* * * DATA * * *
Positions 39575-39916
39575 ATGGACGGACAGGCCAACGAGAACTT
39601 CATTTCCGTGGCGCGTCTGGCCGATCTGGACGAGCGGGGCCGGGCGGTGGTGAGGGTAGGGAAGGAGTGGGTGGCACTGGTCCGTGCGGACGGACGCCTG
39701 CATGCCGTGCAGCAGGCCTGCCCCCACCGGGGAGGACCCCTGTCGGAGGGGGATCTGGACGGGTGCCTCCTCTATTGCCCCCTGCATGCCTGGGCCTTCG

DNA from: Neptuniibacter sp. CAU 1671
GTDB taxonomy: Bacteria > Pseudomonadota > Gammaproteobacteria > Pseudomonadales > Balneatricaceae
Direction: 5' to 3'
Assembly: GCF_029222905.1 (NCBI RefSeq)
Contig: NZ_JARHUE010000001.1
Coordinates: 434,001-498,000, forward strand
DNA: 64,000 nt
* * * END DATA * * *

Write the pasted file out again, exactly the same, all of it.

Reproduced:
Positions 39575-39916
39575 ATGGACGGACAGGCCAACGAGAACTT
39601 CATTTCCGTGGCGCGTCTGGCCGATCTGGACGAGCGGGGCCGGGCGGTGGTGAGGGTAGGGAAGGAGTGGGTGGCACTGGTCCGTGCGGACGGACGCCTG
39701 CATGCCGTGCAGCAGGCCTGCCCCCACCGGGGAGGACCCCTGTCGGAGGGGGATCTGGACGGGTGCCTCCTCTATTGCCCCCTGCATGCCTGGGCCTTCG

DNA from: Neptuniibacter sp. CAU 1671
GTDB taxonomy: Bacteria > Pseudomonadota > Gammaproteobacteria > Pseudomonadales > Balneatricaceae
Direction: 5' to 3'
Assembly: GCF_029222905.1 (NCBI RefSeq)
Contig: NZ_JARHUE010000001.1
Coordinates: 434,001-498,000, forward strand
DNA: 64,000 nt